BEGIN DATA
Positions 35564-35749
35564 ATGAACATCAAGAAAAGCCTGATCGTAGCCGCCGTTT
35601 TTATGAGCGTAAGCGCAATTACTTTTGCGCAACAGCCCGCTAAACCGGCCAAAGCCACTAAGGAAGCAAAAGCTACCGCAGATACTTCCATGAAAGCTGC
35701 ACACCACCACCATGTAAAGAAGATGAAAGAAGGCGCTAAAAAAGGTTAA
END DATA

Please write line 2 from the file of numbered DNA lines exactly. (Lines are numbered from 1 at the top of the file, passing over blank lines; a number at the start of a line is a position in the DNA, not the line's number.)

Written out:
35564 ATGAACATCAAGAAAAGCCTGATCGTAGCCGCCGTTT